The Recent F/stop Controversy

Started 1 month ago | Discussions thread
Bill Ferris
Bill Ferris Veteran Member • Posts: 4,085
Re: The Recent F/stop Controversy
2

Michael Fryd wrote:

it's not so much a technical question as a philosophical one. Is the frame of reference designed for the limitations of film the best frame of reference to use for digital?

Perhaps, I am misreading your comment and question. It appears you consider f-stop to be more relevant to film than to digital. Or at the very least, you see f-stop as a concept or setting that may be more relevant to film than to digital. Is that accurate?

As you and probably everybody participating in this discussion know, the focal ratio of a lens (aka f-stop, f/ratio) describes the ratio of the focal length of the lens to the diameter of the aperture of the lens. Both dimensions are typically measured in millimeters. For example, a 100mm lens with an aperture diameter of 25mm, is described as, f/4. That's the lens's f/ratio. It's the f-stop chosen by the photographer.

The use of f-stop to describe the physical characteristics of a lens applies regardless of the light-sensitive medium used. Whether that medium is a chemical emulsion or a collection of pixels, f-stop has the same meaning. Also regardless of the light-sensitive medium used, f-stop along with scene brightness and shutter speed define exposure: the average brightness of the scene at the image plane. This is another fact of which you and most others in this thread are well-aware.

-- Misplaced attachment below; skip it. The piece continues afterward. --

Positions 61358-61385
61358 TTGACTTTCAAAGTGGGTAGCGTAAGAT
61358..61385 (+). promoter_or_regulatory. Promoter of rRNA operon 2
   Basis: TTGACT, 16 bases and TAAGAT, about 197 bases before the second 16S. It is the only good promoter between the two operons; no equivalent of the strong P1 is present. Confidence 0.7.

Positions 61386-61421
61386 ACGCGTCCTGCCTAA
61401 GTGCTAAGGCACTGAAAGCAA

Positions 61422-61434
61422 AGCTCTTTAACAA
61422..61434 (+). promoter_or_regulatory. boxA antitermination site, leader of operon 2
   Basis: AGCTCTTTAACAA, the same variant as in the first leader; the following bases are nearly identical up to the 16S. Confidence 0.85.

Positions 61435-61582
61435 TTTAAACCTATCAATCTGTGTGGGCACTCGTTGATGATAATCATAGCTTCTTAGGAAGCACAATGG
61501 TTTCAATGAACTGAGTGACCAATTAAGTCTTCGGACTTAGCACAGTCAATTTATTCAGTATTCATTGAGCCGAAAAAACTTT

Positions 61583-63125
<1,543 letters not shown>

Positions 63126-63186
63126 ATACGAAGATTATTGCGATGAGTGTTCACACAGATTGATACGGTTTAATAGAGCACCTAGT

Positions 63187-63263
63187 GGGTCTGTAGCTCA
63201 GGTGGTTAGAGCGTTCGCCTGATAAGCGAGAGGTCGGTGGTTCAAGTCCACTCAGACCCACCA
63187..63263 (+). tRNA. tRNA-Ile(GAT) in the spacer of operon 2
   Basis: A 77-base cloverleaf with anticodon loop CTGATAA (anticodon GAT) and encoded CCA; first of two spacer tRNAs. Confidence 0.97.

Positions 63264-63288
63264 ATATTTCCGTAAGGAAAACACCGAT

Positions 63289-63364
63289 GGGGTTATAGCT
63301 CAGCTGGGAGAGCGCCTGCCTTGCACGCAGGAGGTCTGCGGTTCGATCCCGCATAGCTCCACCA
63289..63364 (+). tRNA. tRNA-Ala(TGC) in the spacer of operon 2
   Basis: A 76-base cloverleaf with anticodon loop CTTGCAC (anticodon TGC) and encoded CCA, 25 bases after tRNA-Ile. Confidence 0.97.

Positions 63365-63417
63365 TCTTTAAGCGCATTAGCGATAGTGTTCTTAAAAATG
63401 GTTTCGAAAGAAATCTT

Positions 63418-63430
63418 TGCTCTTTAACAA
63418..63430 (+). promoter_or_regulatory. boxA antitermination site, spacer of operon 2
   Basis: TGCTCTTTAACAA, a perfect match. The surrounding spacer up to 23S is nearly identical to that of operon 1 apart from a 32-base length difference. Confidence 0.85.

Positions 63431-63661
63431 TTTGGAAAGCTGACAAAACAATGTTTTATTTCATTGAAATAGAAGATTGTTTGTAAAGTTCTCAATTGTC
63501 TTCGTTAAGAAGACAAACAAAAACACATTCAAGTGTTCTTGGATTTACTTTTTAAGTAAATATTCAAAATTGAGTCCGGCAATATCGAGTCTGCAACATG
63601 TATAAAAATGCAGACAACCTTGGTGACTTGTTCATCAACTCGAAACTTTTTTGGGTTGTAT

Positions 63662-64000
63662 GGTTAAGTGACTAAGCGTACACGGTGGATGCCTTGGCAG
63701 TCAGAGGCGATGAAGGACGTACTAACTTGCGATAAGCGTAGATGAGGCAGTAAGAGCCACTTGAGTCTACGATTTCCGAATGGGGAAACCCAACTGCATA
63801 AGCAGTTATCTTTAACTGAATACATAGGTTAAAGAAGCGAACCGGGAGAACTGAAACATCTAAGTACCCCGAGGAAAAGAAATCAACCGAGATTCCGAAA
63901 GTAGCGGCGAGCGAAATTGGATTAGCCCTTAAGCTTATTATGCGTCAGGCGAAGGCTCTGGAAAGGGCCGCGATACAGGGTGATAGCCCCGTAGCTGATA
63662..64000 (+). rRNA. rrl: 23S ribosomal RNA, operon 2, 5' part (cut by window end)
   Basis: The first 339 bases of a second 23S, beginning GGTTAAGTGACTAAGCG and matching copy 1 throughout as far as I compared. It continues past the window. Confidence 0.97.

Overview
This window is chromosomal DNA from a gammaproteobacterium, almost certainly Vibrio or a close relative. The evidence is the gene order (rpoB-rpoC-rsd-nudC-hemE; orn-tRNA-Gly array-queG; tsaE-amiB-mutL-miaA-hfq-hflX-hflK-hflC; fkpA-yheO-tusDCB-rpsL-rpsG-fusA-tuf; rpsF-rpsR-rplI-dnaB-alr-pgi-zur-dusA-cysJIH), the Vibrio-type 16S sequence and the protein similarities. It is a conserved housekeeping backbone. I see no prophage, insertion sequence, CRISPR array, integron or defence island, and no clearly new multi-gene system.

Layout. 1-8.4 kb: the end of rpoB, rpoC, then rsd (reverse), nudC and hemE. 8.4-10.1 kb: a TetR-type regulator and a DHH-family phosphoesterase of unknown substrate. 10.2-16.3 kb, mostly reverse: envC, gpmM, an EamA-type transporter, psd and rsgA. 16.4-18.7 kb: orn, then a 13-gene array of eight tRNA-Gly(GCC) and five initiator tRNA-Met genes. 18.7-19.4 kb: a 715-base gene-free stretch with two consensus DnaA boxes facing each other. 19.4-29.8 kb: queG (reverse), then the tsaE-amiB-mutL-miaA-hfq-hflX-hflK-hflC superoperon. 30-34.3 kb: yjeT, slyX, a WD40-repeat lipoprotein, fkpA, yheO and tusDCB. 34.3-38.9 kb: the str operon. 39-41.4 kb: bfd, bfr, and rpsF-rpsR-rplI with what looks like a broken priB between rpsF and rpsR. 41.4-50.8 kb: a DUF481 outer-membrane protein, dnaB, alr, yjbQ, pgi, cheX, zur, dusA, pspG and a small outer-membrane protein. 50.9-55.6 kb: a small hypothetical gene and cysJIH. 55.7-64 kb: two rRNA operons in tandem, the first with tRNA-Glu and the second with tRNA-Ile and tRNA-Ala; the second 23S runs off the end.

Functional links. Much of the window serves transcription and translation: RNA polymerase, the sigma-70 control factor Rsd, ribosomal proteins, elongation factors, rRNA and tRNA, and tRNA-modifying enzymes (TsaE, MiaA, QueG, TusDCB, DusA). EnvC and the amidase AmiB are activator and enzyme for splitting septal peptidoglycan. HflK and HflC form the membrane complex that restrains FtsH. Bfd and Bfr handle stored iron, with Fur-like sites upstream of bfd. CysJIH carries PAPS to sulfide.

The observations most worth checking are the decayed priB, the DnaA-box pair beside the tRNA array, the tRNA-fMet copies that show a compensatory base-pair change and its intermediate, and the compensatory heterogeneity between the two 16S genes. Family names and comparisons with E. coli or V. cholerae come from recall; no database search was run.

Within this context, I would say it is more accurate to describe, f-stop, as a concept adopted as a tool of photography than as a concept linked more closely to film or any other mode of containing the light-sensitive medium. The term has no different meaning to a photographer using a chemical emulsion (e.g. glass plate, tin type, film) than to a photographer using pixels (e.g. CCD or CMOS) to capture light. It has no different influence on exposure.

The profound physical and performance differences between chemical emulsions and pixels along with the relative performance characteristics of the modes (glass plates, tin types, film stock, sensor formats) used to precisely positioning these light-sensitive media at the image plane introduce a host of issues relevant to the photographic process. Equivalence, is but one. Frankly, there are too many to adequately address in a collection of books, let alone a single online forum discussion thread.

However, f-stop, is a term having a clear definition. Any lack of clarity on that point in this post, is my failure; not a failure of the long-established and accepted definition of the term. Its meaning and role in determining exposure are the same, regardless of the medium or mode used in the photographic process.

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